Colonel al-Nabulsi is increasingly losing faith in that approach, Col al-Nabulsi said. The occupation persists and the Palestinian Authority looks more and more like an arm of the Israeli security forces, rather than a state in wait.

Colonel al-Nabulsi said that at the age of 15, Ibrahim al-Nabulsi joined a network of fighters to capture Israel. An armed group with links to Fatah later claimed him as their own, but the reality is more complicated.

This summer, al-Nabulsi helped form a separate armed group, which is based in the Old City of Nablus, and has been implicated in a surge in local violence. The number of shootings at Israeli military checkpoints near the city – some led by Mr. al-Nabulsi – has more than doubled since last year, according to Israeli military figures.

Named group Arin al-Asoud, or Den of the Lions. In interviews this month, the militants said the group included people from Fatah families, such as Mr al-Nabulsi – but also people with links to Palestinian jihad, the group the wing of Gaza in August fought. a short conflict with Israel. Traditionally an opponent of secular Fatah, jihad has become more appealing to some dissidents because of its opposition to the Palestinian Authority, according to analysts.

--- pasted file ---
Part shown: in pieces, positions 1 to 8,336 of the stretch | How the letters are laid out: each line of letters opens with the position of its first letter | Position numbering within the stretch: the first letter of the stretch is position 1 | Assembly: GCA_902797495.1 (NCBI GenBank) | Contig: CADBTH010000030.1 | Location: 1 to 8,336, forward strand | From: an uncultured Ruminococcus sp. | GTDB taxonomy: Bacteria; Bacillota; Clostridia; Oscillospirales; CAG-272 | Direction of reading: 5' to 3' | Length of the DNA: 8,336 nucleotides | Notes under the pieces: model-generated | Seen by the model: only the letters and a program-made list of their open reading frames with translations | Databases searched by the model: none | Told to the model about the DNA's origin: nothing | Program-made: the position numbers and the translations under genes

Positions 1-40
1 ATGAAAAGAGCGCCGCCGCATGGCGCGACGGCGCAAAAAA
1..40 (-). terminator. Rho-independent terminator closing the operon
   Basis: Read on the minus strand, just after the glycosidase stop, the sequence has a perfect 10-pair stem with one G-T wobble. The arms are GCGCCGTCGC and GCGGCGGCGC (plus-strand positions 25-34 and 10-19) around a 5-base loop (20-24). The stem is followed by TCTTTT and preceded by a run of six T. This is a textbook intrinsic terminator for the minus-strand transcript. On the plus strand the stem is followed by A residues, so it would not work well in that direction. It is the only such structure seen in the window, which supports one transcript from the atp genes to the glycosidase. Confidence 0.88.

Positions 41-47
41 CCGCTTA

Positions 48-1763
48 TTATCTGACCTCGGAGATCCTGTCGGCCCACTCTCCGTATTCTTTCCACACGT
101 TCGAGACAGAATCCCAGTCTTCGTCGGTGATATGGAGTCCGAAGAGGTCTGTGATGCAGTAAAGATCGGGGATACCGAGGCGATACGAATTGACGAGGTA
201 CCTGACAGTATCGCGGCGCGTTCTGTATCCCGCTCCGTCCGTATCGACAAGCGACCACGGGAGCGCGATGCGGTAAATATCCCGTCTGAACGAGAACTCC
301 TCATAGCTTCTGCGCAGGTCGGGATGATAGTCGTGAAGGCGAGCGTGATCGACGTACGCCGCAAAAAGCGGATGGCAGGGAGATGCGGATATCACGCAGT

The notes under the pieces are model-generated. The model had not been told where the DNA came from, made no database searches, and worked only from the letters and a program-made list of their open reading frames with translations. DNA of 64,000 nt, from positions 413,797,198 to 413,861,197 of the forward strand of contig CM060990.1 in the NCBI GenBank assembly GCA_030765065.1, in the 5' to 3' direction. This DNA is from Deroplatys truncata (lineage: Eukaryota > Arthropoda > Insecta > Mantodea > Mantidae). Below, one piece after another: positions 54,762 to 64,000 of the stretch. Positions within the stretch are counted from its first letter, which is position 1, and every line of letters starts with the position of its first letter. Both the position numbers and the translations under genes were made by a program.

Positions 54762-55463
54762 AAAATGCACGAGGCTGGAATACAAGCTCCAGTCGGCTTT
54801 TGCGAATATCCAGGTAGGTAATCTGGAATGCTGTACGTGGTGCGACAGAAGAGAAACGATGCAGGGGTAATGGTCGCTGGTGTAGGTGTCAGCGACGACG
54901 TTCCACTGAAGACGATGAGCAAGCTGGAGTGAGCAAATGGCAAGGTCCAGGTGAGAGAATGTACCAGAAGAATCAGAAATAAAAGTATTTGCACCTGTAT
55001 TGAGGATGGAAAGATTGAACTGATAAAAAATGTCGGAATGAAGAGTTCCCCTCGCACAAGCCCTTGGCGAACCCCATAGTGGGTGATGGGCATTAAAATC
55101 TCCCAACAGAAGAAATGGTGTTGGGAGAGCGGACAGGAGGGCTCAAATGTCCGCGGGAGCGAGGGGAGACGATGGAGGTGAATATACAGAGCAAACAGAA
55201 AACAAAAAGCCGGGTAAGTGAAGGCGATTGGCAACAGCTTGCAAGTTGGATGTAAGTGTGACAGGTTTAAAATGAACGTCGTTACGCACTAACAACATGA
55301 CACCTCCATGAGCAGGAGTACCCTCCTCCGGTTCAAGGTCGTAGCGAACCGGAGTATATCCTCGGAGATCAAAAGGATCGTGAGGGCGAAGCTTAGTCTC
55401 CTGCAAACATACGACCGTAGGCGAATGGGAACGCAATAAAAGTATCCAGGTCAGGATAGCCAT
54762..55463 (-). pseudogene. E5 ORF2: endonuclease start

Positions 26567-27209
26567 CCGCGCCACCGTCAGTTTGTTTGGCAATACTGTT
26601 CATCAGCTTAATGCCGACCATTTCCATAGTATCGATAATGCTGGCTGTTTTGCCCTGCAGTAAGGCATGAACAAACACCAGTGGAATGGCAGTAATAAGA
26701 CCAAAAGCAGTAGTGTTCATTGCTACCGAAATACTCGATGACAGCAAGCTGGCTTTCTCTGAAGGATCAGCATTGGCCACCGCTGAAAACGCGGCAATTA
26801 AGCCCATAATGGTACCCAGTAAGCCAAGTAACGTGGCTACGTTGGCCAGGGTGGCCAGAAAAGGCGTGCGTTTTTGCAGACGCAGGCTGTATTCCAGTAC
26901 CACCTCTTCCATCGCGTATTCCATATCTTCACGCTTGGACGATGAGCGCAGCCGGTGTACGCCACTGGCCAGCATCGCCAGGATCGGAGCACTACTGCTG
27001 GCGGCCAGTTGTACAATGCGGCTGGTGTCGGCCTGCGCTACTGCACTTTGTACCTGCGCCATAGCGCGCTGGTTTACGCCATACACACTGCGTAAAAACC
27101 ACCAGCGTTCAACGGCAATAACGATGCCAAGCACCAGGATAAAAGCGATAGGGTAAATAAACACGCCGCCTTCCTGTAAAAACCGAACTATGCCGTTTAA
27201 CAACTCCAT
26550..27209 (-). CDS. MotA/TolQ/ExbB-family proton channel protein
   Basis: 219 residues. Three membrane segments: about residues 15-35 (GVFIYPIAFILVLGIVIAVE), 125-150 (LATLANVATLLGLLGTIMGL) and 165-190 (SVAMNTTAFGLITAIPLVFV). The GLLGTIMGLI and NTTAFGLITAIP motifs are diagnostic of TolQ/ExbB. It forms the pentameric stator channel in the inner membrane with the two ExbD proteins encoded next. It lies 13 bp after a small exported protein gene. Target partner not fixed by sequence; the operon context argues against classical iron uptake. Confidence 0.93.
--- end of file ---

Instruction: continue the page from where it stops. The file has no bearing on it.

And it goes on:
The alliance of secular and Muslim young people reflects Fatah’s waning grip on the streets of Palestine. A similar move also exists in Jenin, another city on the north West Bank, where militants said in an interview that young people who support Fatah have joined forces with militants from Islamic Jihad and Hamas, the militant group that runs the Gaza Strip.

Tayseer Nasrallah, a veteran Fatah leader in Nablus who supports Mr. Abbas, said young Palestinians “no longer wait for the decision of their leaders”. “We told them that Oslo would help us get a state, reduce settlements, take back Jerusalem,” he said. “But the settlements increased. Jerusalem is besieged. Why do they listen to us? “

Mr. al-Nabulsi’s rise also reflects the Palestinian Authority’s growing reluctance to intervene against militants like him.

In 2018, the authorities detained al-Nabulsi for several months.

Four years later, authorities would not arrest him again, even after Israeli officials released information about his activities, the senior Israeli military official said.

Instead, al-Nabulsi and his team were able to establish a quasi-autonomous region in part of the Old City of Nablus, a maze of narrow limestone alleys and archways, as observed by two reporters for The New York Times in a recent issue. access times.

The authorities have long struggled to maintain full control over parts of Nablus, including the Old City. But today, its volatility in the quarter appears to be worse than ever.

On a recent weekend, Times reporters saw militants from al-Nabulsi’s group patrolling the alleys of the Old City, carrying rifles and pledging to fire on police forces. government if the force tries to enter the neighborhood. Police officers stayed a few blocks from the area, even as about 60 masked militants with rifles staged a noisy protest on a deserted street.